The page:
The other day my grown sons and I watched a pair of Brandt’s Cormorants spread out their soaked wings to dry after a dive. Their incomplete waterproofing helps reduce buoyancy, a valuable attribute for a diving sea bird. I wonder how their parents taught them this trick.
Brandt’s Cormorants are large, black, crest-less seabirds with webbed feet, short black legs, a long neck, and a long, hooked bill that they use to catch prey while swimming underwater. Their slim bodies are 33-35 inches long and their wingspan is about four feet giving them strong, direct flight with rapid, powerful wing beats. They gather in flocks and fly to their feeding area in long straggling lines low to the waves. The cormorants depend on the rich food sources resulting from the upwelling of the California current. In the non-breeding season, the effects of this current diminish, and Brandt’s cormorant populations redistribute along the coast from South Alaska to Baja California, wintering wherever they find food locally available.
The sexes look similar. Breeding adults show brilliant turquoise eyes and a bright blue gular (throat) pouch bordered with yellow, and their face and back sport slender white plumes. This identifying mark, distinctive among cormorants, fades quickly after the nesting season. Young birds are a duller buff color on the breast.
Brandt’s Cormorants inhabit exclusively marine zones including inshore Pacific coastal waters, especially kelp bed areas, as well as large bays, estuaries, or coastal lagoons. They prefer breeding locations on gentle slopes on the windward side of coastal rocks such as the rocks north of Goat Island at the Mendocino Headlands. This species and the Pelagic Cormorant frequently nest on the same cliffs, with Brandt’s forming colonies on level ground at the cliff top and Pelagic choosing inaccessible ledges. Their colonies often include Common Murres, which nest here but so far only roost on coastal Sonoma sea-stacks such as Gualala Point Island. The feisty cormorants provide the murres with protection from marauding gulls.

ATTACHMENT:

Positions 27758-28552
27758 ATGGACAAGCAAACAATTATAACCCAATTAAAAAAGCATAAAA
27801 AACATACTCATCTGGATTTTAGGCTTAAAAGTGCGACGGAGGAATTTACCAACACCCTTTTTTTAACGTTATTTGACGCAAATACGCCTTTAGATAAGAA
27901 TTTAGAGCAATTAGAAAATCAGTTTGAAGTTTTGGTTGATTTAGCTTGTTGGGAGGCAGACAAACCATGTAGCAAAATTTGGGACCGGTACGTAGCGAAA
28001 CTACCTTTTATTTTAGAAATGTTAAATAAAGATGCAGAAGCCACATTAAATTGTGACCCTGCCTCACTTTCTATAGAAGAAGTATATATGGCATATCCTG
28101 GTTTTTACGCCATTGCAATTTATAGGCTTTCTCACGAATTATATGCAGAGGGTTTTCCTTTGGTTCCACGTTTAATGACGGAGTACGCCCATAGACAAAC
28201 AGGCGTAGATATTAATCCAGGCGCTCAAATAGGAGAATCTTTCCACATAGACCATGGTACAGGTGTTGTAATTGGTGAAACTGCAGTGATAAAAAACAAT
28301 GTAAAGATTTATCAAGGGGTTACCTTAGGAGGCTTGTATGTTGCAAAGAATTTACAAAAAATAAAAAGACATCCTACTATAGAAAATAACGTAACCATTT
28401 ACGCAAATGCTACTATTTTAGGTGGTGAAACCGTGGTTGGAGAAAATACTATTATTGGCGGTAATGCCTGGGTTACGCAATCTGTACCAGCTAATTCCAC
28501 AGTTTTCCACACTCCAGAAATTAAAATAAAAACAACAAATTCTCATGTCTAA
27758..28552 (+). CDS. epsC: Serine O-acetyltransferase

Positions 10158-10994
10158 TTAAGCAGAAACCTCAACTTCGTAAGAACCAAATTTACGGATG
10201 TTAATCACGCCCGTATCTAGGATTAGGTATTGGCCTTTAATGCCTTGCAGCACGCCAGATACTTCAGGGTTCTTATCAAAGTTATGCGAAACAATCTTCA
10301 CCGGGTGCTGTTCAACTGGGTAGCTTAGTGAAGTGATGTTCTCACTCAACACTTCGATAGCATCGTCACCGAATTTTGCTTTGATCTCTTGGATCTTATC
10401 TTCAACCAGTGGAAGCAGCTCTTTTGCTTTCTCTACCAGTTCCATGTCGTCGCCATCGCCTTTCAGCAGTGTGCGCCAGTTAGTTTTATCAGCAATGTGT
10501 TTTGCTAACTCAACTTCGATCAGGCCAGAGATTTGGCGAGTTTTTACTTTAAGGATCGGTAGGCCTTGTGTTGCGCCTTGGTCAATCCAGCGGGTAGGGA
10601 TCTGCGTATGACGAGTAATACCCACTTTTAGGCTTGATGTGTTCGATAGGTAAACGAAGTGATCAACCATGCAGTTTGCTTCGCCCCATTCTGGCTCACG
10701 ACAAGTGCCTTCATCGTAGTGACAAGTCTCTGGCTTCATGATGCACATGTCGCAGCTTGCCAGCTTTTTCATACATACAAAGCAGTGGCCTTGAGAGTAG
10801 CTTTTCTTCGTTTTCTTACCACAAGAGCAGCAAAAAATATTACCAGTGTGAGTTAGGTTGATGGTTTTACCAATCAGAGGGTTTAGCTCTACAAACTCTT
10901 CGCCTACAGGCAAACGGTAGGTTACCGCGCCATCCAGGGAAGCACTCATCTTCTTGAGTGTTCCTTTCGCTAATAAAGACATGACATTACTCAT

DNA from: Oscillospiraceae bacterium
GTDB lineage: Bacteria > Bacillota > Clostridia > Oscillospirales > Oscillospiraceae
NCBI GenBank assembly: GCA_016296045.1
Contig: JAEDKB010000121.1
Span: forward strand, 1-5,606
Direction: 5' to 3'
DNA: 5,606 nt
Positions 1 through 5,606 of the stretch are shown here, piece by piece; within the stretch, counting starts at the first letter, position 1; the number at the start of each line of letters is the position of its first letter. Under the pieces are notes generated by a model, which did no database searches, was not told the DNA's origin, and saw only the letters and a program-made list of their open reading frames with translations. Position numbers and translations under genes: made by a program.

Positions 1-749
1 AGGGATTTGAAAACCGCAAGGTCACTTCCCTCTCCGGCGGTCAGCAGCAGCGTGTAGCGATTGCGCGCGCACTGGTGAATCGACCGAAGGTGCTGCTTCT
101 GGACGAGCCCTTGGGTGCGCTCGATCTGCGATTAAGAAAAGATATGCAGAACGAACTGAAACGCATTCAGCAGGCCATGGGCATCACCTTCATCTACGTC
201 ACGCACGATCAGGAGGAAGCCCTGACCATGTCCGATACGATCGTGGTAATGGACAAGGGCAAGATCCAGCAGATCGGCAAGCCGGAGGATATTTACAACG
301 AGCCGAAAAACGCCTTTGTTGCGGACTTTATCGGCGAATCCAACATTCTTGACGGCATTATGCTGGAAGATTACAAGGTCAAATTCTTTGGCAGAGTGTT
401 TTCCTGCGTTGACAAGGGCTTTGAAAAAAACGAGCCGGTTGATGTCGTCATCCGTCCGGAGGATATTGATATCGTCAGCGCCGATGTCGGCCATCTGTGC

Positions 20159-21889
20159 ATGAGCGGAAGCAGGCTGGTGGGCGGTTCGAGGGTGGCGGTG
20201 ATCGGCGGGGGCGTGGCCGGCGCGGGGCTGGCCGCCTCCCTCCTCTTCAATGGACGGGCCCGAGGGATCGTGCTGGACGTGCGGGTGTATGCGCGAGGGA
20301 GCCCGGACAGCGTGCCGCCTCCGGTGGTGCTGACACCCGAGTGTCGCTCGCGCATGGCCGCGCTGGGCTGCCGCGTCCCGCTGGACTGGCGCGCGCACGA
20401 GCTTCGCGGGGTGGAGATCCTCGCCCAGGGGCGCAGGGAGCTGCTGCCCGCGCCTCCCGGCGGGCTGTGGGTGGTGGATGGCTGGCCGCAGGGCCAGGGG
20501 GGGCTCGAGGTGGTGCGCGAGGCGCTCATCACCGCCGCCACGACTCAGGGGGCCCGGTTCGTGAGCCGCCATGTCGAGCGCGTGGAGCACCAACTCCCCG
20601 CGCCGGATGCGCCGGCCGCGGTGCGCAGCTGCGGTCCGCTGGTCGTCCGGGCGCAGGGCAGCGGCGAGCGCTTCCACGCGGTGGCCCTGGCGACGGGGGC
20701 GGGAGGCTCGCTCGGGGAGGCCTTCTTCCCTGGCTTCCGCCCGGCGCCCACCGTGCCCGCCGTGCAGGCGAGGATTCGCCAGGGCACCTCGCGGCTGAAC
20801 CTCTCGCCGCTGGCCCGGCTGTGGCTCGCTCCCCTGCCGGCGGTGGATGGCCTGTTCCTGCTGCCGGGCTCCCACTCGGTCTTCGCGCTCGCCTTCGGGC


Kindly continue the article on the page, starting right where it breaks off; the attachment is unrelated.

Male cormorants choose the nest site and display there, exhibiting the blue throat pouch. They build a substantial nest on the ground, consisting of dry matter such as grass, sticks or rubbish and seaweed collected by diving, all cemented together by droppings.
If you watch land birds in your garden, you will notice nests with hatchlings or even fledglings by May 1 but Brandt’s Cormorants only begin building their nests at that time and take about a week to complete it. Other sea birds, such as the Western Gull, are later yet.
The female Brandt’s Cormorant lays 3-6 pale blue eggs, which hatch after a month of constant incubation into naked and helpless chicks. Nest robbing by Western Gulls presents such a serious problem that parents rarely leave eggs and chicks unguarded. Thus, both parents care for the young, feeding by regurgitation, brooding chicks when cold, and shading them from heat.
When the chicks reach about ten days old, neighboring youngsters coalesce into crèches. Older chicks then form larger groups at about one month of age. Adults still feed them but the young birds make brief sallies to the ocean where they must learn to dive. El Nino brings unusually warm waters to the eastern Pacific every few years, reducing available prey and significantly lowering populations of Brandt’s Cormorants. When panicked, adults fleeing the cramped colony trample eggs and gulls then take both eggs and young chicks. Watch Brandt’s Cormorants on Goat Island and you will see them stave off their enemies and rear their young. Given the difficulty of communicating in words with my own children, I often wonder how birds pass these skills to their offspring.
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